Acoustic renditions of classic tunes by artists such as the Rolling Stones, Johnny Cash and Bill Withers charmed audiences at Freewheel Brewing Co.’s Redwood City location on Friday, Aug. 11. Few listeners were likely be able to guess that the performer of those songs, local singer and guitarist Tom Jackman, was playing one of his first solo shows after a career-threatening injury.
Jackman, an avid guitarist and singer known to perform frequently at local bars, restaurants and other Bay Area venues, has made a name for himself as a talented musician and engaging performer. When Jackman suffered an accident that cost him three of his fingers, he said he believed any hopes of keeping his performing career alive seemed lost.
“I thought I'd never play again,” Jackman said. “Even after I went through surgery to reattach my fingers, I had no mobility. I really thought it was all over.”
Spoiler alert: It was indeed not all over. Jackman said after some time away from music, he eventually joined forces with friend and fellow musician Greg Costanzo, forming the group 17 Fingers, a reference to Jackman’s incomplete set of digits.
“He (Costanzo) reached out to me and he said, ‘Hey, I've been thinking about playing more acoustic guitar,’” Jackman said. “He was like, ‘I know you like to perform. How about we get together and I play guitar for you and sing backup vocals while you sing?’ That was a great way for me to get back out there and get music back into my life.”
Jackman said that while he was playing with Costanzo, he tried many different ways to return to guitar playing, including playing left-handed, switching to using a slide guitar and engineering specialized guitar parts that might make playing easier. However, according to Jackman, none of these workarounds felt right. It was a chance inspection of a legendary country musician’s guitar technique that, according to Jackman, gave him the inspiration to return to the guitar.
“When you learn classical guitar, you're always taught to press straight down so your fingers are perpendicular to the strings, and I really couldn't do that very well,” Jackman said. “By chance I saw Dolly Parton on TV. I saw a close up of her hands, and she has very long fingernails. She can't play with … proper technique because her long fingernails prevent her from doing that, so she plays with her fingers at an angle. And I thought, ‘By golly, Dolly can do it. What's stopping me?’”
And Parton’s technique proved to be instrumental in Jackman’s return to music.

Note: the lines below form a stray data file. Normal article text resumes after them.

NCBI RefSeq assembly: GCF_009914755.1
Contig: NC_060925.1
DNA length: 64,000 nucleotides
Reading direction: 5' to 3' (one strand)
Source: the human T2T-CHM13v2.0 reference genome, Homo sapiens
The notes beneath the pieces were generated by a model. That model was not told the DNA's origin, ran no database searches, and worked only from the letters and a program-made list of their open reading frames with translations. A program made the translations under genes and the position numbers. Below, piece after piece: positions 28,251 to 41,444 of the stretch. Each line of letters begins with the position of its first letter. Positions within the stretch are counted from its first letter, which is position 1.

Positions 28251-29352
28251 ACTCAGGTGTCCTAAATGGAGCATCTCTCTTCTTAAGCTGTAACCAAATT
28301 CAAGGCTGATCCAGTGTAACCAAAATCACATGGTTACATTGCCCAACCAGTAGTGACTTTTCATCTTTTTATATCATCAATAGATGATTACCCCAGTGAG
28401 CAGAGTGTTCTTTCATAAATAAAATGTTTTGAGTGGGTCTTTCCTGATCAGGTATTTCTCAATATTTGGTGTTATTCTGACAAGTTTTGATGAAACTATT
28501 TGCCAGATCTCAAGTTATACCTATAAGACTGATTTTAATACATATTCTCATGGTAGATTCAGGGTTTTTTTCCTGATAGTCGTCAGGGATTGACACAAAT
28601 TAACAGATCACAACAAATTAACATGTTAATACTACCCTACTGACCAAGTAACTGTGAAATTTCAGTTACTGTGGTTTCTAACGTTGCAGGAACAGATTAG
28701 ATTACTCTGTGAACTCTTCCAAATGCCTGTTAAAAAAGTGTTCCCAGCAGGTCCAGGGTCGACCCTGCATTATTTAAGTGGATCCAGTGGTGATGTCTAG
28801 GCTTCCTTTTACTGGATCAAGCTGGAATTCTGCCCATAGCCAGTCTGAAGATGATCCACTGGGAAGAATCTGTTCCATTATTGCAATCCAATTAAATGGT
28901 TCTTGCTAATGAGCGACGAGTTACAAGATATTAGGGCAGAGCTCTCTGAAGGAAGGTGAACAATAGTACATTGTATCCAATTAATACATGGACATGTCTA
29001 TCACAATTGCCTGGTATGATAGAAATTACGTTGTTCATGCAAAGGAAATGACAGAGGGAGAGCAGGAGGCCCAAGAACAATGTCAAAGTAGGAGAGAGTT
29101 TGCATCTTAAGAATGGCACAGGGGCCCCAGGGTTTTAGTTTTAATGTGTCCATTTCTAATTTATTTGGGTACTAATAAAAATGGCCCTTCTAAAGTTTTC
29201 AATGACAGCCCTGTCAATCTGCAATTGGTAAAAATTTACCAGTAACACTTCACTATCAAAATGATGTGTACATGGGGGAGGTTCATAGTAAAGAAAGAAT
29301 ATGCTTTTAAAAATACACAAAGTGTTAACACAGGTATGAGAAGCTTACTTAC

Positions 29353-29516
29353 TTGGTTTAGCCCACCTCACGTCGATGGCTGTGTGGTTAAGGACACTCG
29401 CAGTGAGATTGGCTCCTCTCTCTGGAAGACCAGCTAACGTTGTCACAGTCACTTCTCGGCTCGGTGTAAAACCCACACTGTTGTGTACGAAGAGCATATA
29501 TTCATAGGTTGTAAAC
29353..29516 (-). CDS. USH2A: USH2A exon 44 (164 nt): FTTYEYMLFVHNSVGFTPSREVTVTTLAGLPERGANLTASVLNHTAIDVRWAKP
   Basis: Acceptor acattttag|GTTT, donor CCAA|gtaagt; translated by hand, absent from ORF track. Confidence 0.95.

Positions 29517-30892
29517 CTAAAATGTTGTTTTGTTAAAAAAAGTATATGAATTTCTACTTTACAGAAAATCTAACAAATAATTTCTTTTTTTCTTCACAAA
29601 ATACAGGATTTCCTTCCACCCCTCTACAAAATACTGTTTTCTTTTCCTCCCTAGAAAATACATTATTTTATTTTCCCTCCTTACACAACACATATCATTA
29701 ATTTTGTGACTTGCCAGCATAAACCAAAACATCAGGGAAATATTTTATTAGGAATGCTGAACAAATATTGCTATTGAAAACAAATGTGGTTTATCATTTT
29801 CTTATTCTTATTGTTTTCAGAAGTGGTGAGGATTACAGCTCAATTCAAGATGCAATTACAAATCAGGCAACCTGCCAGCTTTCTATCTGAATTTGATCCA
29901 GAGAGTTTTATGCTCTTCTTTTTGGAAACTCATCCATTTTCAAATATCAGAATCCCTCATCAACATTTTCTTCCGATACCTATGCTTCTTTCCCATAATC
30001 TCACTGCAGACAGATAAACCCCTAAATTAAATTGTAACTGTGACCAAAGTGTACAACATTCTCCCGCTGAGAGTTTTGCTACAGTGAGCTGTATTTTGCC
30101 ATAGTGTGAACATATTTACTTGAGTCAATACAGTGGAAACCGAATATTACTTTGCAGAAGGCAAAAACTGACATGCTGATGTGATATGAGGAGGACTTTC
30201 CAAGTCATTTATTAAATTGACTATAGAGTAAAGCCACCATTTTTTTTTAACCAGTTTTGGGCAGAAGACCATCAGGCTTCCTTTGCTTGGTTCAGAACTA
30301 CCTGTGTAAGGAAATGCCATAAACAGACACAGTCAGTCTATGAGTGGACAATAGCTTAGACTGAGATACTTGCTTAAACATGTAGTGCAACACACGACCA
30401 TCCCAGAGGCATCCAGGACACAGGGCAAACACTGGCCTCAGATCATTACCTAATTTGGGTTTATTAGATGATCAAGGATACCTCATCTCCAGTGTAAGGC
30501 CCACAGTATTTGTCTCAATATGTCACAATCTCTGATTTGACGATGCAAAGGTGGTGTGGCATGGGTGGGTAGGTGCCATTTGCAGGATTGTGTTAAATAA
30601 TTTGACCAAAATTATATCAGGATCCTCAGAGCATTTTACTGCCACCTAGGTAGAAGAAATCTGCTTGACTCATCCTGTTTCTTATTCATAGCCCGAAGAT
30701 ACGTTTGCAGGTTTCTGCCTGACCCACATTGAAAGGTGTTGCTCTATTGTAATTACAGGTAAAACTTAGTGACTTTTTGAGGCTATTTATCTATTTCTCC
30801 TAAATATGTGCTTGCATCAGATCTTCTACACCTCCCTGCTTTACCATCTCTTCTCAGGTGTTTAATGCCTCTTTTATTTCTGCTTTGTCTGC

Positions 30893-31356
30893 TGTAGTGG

“I started actively pursuing that technique, and I just started progressing very rapidly,” Jackman said. “I'm playing most of the old songs that I used to do before, now. It has been fabulous. … I know Dolly Parton is aware that she inspires thousands and thousands of people, but I’m sure she could never guess how she inspired me.”
While he has rehabilitated his own playing rapidly, Jackman said rebuilding the connections with local venues that he lost in his year of injury has proven to be a challenge.
“I'm trying to establish myself again by going to the old places I used to play at and look for new places to play,” Jackman said. “Even in the best of times, trying to maintain a relationship with these booking agents is difficult. After a year of absence, it has been even harder. But I am trying to rebuild these relationships and build new ones so I can get back to where I was - playing three shows a week, most weeks.”
Though certainly filled with challenges, this experience of re-learning his guitar playing has given him a more positive outlook on life, Jackman said
“I said to my wife on the way to hospital after the accident that my life was over,” Jackman said. “Luckily, I got past that ugly mindset fairly quickly and was able to just start saying, ‘Okay, you're not a victim. You can figure out a way to do the thing that you love.’ I believe in my positivity a little bit more now.”
As Jackman returns to music, he said he hopes he is able to cultivate the same sense of communal joy that he was able to at his live shows before his injury.
“Playing music just makes me happy,” Jackman said. “That's why I do it. And if I can share it and get some feedback, that's just a beautiful feeling when you're getting positive energy back from your audience. It's just fun to play. And I love getting to do that and share my joy with real live audiences. That’s why I do what I do.”